Dianthus in Abstract


– a review of Serge Lutens’ ‘Vitriol d’Œillet’

Life, John Lennon said once, is what happens while you’re busy making other plans. For my first review since Tuesday and some badly needed days off, I had, don’t you know, other plans…Plans to do a grab bag of mini reviews of whatever random samples my greedy little hands hauled out of the ‘yet to try’ cakebox, just so I could ease myself into the swing of things again. That should teach me.

Once in a while, something happens in a stop-press moment, where you just have to give up, give in and roll with it. Like yesterday, when the only thing in my mailbox was a plain padded envelope postmarked Paris, and I just knew it…drop everything, stop the press, OMG!!!….it’s le nouveau Serge Lutens…Vitriol d’Œillet!

Understand, I don’t do this for just anyone. But if I can blame any perfume house for my slippery slide into Vice I Can Ill Afford, it would be Serge Lutens. It was M. Lutens and his eponymous perfumes that reeducated my nose and realigned my amygdala and made me appreciate things I could have sworn I hated until that day I didn’t, wouldn’t, couldn’t even live without them.

So there I was yesterday afternoon, dancing around my living room like a Red Injun on the warpath with this plain white envelope. Breaking my rule of one perfume free day a week to clear my nose, tearing it open, yes, that’s what it is, extricating that tiny little sample vial and applying a discreet spray and…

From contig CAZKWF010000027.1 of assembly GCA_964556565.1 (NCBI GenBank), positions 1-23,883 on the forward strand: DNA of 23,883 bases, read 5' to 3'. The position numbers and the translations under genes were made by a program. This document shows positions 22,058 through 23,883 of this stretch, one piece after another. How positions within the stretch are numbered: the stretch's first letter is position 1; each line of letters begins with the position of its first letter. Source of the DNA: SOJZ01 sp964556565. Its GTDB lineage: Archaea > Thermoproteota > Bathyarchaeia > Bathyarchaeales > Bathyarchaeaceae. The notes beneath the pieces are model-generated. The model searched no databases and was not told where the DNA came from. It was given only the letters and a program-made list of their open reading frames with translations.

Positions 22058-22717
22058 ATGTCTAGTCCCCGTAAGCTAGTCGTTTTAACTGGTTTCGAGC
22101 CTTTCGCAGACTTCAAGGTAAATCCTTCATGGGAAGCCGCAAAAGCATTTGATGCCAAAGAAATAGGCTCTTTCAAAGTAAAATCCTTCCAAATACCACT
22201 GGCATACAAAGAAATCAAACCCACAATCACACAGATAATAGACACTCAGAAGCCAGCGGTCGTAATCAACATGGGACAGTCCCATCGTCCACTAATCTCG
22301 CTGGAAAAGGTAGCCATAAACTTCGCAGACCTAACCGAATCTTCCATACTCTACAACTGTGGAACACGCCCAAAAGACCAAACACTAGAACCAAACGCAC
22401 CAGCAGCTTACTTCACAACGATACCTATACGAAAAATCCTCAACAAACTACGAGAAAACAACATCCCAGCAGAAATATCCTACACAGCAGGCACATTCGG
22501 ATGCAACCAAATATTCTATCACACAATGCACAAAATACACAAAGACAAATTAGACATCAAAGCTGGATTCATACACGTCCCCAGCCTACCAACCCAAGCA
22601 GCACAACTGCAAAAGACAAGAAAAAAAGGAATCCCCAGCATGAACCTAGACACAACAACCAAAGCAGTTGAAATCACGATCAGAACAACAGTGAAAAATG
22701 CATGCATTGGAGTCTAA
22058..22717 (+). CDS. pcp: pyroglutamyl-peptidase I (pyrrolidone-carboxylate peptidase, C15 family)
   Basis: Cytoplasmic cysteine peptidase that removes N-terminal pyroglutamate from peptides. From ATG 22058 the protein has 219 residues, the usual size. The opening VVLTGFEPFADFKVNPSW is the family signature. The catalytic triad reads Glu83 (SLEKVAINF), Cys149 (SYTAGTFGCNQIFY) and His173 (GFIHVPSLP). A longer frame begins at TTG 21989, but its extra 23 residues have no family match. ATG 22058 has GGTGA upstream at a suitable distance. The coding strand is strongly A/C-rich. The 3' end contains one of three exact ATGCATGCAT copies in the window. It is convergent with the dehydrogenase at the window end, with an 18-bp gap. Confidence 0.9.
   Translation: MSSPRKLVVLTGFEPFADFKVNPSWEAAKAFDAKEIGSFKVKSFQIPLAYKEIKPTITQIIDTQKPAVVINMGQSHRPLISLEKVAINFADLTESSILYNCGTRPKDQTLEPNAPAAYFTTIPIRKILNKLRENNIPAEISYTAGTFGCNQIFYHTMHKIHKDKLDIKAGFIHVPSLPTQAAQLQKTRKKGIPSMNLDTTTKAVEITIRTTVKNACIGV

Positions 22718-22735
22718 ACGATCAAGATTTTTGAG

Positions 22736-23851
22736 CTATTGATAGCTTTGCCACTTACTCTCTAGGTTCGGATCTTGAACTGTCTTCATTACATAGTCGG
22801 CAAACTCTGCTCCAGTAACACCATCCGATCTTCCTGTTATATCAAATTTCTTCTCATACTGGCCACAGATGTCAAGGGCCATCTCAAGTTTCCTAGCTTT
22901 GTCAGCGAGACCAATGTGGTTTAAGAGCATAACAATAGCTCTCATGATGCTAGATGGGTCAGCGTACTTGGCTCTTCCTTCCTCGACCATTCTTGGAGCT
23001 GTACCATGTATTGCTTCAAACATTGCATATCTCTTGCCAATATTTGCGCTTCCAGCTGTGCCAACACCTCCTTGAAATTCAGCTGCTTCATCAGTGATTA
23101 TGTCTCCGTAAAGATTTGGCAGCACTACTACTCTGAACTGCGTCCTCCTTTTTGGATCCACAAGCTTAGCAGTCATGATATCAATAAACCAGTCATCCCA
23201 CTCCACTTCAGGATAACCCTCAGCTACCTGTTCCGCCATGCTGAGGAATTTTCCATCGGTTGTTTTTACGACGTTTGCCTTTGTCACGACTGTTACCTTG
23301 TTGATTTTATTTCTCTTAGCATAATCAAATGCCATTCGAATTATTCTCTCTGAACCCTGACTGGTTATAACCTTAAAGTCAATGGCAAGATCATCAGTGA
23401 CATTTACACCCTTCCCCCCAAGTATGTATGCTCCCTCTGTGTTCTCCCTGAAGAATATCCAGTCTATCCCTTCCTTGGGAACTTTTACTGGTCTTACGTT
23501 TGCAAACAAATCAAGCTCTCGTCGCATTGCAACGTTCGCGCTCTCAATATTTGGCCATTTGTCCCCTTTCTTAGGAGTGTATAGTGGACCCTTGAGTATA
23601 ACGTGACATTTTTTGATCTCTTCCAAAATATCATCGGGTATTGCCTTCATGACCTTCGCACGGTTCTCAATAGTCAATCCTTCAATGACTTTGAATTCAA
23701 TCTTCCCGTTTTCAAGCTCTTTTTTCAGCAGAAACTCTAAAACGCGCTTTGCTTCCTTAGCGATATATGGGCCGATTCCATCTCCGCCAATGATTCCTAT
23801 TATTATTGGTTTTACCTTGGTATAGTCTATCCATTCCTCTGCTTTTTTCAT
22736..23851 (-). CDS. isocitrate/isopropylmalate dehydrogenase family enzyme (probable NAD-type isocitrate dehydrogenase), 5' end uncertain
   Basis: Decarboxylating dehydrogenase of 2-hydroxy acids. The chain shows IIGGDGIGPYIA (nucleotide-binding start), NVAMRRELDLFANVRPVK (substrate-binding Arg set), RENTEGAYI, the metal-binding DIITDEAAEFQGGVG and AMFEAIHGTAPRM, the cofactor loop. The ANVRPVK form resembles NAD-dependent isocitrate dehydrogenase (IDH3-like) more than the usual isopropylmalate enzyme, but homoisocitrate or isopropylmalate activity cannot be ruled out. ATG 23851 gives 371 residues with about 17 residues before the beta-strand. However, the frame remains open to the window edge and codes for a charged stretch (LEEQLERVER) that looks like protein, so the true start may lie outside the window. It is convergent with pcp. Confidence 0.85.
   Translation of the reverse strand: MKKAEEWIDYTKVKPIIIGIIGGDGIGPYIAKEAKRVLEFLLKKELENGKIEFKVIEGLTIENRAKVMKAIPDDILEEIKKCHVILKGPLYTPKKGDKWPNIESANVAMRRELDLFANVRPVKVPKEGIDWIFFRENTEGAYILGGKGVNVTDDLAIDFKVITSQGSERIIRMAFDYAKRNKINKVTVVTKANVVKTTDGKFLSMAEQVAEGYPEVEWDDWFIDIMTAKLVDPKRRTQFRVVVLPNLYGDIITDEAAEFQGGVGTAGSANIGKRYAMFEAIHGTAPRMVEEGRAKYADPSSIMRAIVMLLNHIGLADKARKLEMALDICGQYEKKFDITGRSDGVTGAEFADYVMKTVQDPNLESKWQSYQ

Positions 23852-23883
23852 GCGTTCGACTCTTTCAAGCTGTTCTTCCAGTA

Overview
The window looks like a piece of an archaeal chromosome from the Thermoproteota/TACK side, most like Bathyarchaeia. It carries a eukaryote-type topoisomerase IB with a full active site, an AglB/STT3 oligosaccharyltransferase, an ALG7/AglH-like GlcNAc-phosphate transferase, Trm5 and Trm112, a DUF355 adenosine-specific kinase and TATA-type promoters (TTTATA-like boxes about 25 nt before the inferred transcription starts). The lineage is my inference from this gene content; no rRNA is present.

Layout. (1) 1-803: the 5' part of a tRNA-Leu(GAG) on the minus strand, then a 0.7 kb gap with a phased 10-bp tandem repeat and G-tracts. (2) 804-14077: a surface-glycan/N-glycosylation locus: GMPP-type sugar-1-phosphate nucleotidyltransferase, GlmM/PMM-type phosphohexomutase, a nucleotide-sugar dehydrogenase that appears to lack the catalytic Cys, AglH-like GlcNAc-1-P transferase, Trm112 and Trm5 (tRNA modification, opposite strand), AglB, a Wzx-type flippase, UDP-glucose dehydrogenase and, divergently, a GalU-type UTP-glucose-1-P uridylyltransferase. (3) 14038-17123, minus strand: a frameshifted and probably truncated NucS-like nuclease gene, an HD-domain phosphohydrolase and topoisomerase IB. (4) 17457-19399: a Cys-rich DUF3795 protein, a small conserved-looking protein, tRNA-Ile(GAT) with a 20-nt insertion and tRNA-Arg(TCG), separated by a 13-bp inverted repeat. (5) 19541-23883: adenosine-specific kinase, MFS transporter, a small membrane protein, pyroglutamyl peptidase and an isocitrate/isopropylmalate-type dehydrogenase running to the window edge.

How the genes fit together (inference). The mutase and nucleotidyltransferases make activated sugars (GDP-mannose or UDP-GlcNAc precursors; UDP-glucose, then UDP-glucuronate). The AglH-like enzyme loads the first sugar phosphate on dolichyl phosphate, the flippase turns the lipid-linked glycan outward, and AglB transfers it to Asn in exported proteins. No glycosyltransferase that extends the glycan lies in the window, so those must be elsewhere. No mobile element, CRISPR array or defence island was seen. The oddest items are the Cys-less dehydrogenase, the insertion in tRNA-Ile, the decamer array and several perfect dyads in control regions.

What?

I had to sit down. I had to sit down for a moment, take a deep breath or two, a sniff or three at my wrist, and… laugh.

Laugh, because once again a Lutens perfume has pulled the rug from beneath my feet and foiled all my expectations and misconstrued ideas as to what an ‘angry carnation’ might be. If press releases and debates among perfumistas were anything to go by, this could be the most exciting thing to happen to carnation since…CdG Series 2 Red maybe? Poison, vitriol, acid, caustic, passion…there was no shortage of adjectives and similes on several social networks as to what an ‘angry carnation’ might be.

In my own head, I had an idea that it might be something the editor in my story, nicknamed ‘Caustic Cyd’, would wear for intimidation purposes.

Instead, I had a bad fit of the giggles. I always had an idea there were puns in those bottles and not just their names but puns of an olfactory kind, an unexpected twist on expectations as to what a perfume can be without ever compromising on a vision, a bit of strange, another, more compelling kind of beauty.

Carnations have all sorts of connotations, political, personal or in perfumes. Once upon a time, said Theophrastus, they were sacred to Zeus/Jupiter, later they were purloined and dyed green by the aesthetes of Oscar Wilde’s age (There’s a wicked parody in Robert Hichens’ book ‘The Green Carnation’), used as a symbol of a mother’s love, or in wedding bouquets to symbolize love, fascination and distinction, or alternately, if they’re variegated, an elegant way to say ‘your love cannot be returned.’